BY TATIRA ZWINOIRA
ZIMBABWE’S agricultural sector loses US$126 million per annum due to production risks largely associated with drought and other weather-related events, a World Bank report has revealed.
Agriculture plays a key role in the southern African nation, contributing 11% to the total gross domestic product (GDP) and is the main source of livelihood for around 67% of the country’s population. But the World Bank in its report titled Zimbabwe: Agriculture Sector Disaster Risk Assessment said Zimbabwe could actually benefit more if production risks were better managed.
“Zimbabwe loses approximately US$126 million each year on average due to production risks that could be better managed. These losses represent 7,3% of agricultural GDP,” read the report.
“The most important agricultural risk in Zimbabwe is drought. It affects agricultural production and food security… Increasingly frequent and severe droughts in southern and western Zimbabwe are making these areas unsuitable for rain-fed maize production, highlighting the need to reconsider the boundaries and crop suitability patterns established for Zimbabwe’s agro-ecological zones.”
The report found that losses in years when production risks are high can escalate to virtually catastrophic levels.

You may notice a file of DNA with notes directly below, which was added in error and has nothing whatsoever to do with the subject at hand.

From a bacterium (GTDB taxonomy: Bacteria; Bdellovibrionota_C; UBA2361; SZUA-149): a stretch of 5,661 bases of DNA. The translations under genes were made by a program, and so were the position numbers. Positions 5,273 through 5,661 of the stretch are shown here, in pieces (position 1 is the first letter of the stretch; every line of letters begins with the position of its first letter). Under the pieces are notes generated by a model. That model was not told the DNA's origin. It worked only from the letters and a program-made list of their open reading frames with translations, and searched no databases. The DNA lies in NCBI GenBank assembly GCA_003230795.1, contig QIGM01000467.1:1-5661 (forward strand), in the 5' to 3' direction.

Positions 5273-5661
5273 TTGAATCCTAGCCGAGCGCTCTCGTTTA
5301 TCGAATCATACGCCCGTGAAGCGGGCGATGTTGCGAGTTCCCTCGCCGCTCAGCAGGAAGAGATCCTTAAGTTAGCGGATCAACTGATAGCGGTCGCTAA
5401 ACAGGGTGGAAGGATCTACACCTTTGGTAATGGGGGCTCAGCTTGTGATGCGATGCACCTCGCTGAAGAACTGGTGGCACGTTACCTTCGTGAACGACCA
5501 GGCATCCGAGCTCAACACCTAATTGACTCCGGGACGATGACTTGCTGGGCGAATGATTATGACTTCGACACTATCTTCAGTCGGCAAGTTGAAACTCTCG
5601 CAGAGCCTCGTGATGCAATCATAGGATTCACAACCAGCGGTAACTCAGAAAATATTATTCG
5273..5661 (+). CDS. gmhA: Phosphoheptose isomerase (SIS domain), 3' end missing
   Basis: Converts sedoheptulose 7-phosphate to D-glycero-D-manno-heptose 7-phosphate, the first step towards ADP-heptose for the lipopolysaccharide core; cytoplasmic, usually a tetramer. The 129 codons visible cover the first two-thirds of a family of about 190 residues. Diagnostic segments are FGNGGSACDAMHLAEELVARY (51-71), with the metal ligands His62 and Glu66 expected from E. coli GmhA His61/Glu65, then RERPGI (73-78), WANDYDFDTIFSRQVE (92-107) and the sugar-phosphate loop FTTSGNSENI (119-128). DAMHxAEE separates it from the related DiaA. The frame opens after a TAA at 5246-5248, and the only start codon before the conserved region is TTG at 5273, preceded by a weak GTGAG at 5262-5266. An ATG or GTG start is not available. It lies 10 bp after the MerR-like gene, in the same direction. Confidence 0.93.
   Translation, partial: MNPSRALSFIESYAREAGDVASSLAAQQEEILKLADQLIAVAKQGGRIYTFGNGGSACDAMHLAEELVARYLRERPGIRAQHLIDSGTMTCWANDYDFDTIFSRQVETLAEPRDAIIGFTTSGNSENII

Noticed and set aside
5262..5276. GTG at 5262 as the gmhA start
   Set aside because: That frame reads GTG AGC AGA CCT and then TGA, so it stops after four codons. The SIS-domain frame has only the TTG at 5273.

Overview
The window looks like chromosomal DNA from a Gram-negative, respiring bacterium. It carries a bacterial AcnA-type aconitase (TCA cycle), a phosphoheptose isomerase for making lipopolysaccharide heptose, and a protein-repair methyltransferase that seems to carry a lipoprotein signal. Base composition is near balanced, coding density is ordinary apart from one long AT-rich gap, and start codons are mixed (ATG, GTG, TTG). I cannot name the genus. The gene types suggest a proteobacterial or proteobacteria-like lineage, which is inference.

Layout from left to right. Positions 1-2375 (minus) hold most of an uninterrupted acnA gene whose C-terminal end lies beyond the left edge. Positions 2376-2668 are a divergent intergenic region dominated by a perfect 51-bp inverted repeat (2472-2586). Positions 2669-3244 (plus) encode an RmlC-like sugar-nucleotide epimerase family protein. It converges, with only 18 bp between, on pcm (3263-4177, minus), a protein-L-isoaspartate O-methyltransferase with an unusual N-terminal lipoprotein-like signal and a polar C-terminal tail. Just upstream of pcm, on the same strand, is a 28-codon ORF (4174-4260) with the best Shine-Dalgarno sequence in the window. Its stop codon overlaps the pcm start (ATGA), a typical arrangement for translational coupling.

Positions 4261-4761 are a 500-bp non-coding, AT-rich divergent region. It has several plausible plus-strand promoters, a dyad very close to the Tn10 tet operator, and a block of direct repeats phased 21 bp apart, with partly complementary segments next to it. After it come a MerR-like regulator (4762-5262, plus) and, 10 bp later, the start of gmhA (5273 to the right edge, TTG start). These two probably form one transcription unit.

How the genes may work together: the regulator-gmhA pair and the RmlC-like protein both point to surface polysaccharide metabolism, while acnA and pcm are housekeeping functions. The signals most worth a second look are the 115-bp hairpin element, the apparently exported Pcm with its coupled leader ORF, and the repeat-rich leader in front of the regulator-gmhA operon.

“For example, losses in the drought year of 2001 were estimated at US$321 million, and in 2008, when agriculture was seriously affected by drought and financial restrictions, losses escalated to US$513 million,” the World Bank report read.
“In summary, Zimbabwe should start transitioning away from its current reactive strategy for managing disaster and agricultural risks and move toward a proactive integrated risk management strategy that combines improvements for managing risk at the farm level, risk transfer mechanisms and effective catastrophic risk management strategy”.
In the current 2018/19 season, drought conditions have persisted in most parts of the country resultantly increasing the proportion of temporarily and permanently wilted crops.
The agricultural commodities affected by these drought-like conditions were maize, wheat, small grains (millet and sorghum), groundnuts, and beans — including export and cash crops (mainly tobacco, cotton, sugarcane, and horticultural crops), according to the World Bank report.
These drought-like conditions have particularly been true in the typically dry southern, eastern, western and extreme northern parts of Zimbabwe.
According to the integrated food security phase classification, a multi-partner initiative for improving food security and nutrition analysis and decision-making, 2,8 million rural citizens are food insecure.